Suppose there are two potential miners, and one has to—or chooses to—immediately sell all of the Zcash coins they make from mining, but the other is willing and able to retain some of the Zcash coins. Then the latter is a holder in addition to being a miner! They are a more dedicated and incentive-aligned member of the Zcash community. The one who is both a holder/user and a miner has the right incentives to protect the entire network and all other users from attacks, disruption, or bad service. The first kind of miner—the one who can’t or doesn’t care to hold on to any of his Zcash coins—would switch to mining a different coin if that became more profitable, or might even rent out their mining power to https://www.nicehash.com/, which is more or less making their mining power available to random people to rent for [https://www.crypto51.app/](http://rollback attacks). The second kind of miner won’t do any of those things, because they are—in addition to being miners—also long-term believers and supporters of the Zcash mission and the Zcash community. For the good of the community, I want to shift more of the reward in the direction of those kinds of miners.
Okay, so if you’re reading this and thinking primarily from the perspective of a (potential) miner instead of from the perspective of a (potential) user/holder, then please go back and read the section above about For Miners. I think this will turn out to be better for you, in addition to being better for users and holders! We need sincere, dedicated people to do Zcash mining, who aren’t doing it just for the money, and who are prepared to stay with us and continue supporting the network for the long haul!
I PROPOSE we time-lock the FOUNDERS REWARDS.
With FOUNDERS funds time-locked they “would be a long-term investor in the value of ZEC and would have an economic incentive to protect the network,”.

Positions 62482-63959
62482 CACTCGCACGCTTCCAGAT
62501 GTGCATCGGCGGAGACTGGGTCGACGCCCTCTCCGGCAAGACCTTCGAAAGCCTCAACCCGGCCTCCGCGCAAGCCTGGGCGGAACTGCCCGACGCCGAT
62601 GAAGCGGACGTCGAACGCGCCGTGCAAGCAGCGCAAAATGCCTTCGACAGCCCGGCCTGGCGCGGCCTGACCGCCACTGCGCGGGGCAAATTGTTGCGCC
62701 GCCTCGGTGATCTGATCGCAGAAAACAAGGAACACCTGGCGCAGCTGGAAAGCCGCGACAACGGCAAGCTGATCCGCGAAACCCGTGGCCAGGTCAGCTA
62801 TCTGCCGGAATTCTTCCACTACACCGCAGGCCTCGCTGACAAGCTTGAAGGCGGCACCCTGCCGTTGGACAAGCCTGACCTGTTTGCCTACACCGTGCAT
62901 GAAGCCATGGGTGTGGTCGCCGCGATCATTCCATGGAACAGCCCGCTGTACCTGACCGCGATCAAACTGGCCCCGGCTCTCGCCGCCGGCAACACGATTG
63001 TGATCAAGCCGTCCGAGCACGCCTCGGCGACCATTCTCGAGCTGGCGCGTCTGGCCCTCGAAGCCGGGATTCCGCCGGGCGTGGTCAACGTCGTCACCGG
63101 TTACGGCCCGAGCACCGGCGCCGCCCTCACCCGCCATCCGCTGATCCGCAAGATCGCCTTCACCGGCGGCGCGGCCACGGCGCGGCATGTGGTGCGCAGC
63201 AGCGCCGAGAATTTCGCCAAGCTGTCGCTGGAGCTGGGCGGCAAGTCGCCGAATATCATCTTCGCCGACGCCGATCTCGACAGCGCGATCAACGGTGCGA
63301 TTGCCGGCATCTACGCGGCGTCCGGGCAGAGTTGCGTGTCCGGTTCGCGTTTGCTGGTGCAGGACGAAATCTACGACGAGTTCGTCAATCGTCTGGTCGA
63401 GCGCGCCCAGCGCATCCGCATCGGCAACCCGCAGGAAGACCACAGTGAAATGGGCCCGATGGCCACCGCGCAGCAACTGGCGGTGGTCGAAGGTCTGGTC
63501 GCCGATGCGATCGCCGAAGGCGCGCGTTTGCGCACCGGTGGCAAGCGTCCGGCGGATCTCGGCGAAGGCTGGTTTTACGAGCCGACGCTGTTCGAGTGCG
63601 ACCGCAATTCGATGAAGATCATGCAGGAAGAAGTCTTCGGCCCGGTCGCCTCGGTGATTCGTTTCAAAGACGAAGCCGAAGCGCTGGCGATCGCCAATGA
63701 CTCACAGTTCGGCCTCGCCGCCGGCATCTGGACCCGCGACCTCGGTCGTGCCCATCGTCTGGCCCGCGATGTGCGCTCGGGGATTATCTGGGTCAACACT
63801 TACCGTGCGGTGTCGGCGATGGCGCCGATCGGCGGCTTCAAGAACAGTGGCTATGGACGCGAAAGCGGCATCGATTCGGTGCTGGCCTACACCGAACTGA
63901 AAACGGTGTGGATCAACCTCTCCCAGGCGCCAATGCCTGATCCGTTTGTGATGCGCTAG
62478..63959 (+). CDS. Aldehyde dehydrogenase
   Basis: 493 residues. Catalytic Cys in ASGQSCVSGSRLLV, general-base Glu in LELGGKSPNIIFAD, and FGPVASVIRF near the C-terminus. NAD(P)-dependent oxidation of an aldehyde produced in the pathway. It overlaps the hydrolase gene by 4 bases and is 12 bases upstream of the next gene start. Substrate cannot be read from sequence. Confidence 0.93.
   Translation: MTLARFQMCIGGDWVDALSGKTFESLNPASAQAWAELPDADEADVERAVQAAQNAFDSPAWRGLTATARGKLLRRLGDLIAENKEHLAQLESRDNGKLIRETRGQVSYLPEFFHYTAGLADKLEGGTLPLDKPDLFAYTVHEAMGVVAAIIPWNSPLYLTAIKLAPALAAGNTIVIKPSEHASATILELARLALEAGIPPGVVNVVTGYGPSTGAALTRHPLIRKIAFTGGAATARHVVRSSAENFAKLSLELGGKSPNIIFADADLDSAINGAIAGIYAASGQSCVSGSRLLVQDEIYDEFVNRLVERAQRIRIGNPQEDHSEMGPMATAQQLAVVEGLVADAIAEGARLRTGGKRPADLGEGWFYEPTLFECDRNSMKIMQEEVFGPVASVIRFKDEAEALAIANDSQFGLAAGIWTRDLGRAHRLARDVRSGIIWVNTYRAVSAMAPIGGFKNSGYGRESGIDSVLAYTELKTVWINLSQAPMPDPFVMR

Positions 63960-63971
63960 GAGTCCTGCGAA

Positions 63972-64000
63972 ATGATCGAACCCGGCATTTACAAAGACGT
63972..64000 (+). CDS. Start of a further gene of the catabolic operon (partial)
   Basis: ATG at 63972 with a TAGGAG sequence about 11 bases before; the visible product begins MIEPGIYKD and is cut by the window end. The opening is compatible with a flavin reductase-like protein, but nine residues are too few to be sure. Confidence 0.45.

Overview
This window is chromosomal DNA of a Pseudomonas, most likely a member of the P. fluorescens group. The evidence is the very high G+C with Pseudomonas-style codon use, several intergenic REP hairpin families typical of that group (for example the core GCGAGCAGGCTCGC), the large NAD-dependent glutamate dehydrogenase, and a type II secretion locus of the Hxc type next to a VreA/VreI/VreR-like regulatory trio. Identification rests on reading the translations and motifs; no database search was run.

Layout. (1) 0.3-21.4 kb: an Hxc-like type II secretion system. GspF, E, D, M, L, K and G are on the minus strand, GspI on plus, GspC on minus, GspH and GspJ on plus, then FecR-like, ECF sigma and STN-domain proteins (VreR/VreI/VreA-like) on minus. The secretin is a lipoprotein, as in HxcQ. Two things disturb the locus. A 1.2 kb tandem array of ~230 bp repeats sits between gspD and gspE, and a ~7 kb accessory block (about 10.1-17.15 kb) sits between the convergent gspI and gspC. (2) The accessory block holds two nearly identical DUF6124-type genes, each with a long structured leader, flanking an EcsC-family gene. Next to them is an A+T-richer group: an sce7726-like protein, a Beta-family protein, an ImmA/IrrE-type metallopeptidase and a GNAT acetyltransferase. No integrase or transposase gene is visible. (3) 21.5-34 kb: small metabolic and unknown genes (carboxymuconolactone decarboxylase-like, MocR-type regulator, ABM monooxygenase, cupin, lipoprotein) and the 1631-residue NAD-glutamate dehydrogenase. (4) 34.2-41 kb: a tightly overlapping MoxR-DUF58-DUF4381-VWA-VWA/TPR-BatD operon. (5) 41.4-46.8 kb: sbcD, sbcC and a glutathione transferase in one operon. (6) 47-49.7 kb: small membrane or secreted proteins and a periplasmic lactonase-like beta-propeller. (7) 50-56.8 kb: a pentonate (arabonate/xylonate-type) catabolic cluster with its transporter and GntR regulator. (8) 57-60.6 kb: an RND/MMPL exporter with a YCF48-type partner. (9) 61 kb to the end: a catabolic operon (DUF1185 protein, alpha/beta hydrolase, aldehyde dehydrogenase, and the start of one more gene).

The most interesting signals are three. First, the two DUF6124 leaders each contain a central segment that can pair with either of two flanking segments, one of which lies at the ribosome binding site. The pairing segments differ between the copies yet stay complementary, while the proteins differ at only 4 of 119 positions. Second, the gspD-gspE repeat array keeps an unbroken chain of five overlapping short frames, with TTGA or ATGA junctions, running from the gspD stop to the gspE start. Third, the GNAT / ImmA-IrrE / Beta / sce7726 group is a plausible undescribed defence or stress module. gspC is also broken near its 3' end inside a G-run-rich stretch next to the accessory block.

We will start time-locking the FOUNDERS REWARDS and payout a small percentage each week over the next 4 years. Doing so will “probably make more revenue than if we didn’t have the time-locking of rewards”. ALSO the FOUNDERS will get to "reap the benefits of the trailing coin rewards for up to a 4 years"
Why does this sound dumb when I say it about the founders rewards?
I find this hard to belive. What benefit is there to locking peoples coins? You have not shown any research, studies, or information that shows this will even have the effect you are looking for. Are the people infavor of this the same people that dont mine AKA wont have THEIR coins locked.
You have no proof of anything, you just say it will “make miners support the network”. From a miners point of view this is another middle finger to us, and will just force more miners off the network(this the goal?).
We are the ones spending money to pay and secure the network, we are the ones giving you the portion of the mining rewards from the blocks WE mine, and yet you keep treating the miners like they are just slaves to the network. And are not a big part of the community, but keep pushing changes that effect them the most.
How does this make miners commit? I still dont understand it. Locking coins doesnt make you more money, stop with the fallacys.
If Zcash is making me $1 today, and NameACoin is making me $5 today, why would I continue to mine Zcash? I would jump to the other coin, even if the coins I have already mined are locked. How does this change my present/future rewards? I dont understand how this is helping?
I would mine another coin, even if ZEC was worth more, if I knew my coins would be locked for up to 50 weeks. The reason you get interest on money that is locked up, is because you could be making money with that capital you have locked up. Having money you cant use is a waste.
Are you serious? Why would I want to have my coins locked up when I could be selling the full amount of MY coins when its at its all time high?
How does having my coins locked up increase their value, when I am unable to capitalize on their use?
I dont see how you think doing your work, and than having your boss pay you 2% of your paychecks each week would ever be a good idea.
Zooko, I believe it would be absolutely irresponsible to make a decision on this only just after I’ve posted simulations that cast serious doubt on the security basis of dual PoW, with no time to consider the implications of those simulations.
Is Zcash Still For You?
I would like to point out that this argument completely fails to take account of the basic point that a miner is initially paying costs such as rent [•] and electricity for little reward. The speculation that mining pools might be prepared to pay out anyway, effectively loaning their client miners money to cover the initial costs, is purely speculation.
Yes, the difficulty for alg-B will be lower reflecting the fact that fewer miners are likely to take this deal. Does that mean that the time-locking is a good idea? No; the difficulty will be low because the hash rate is low, which is a serious security problem.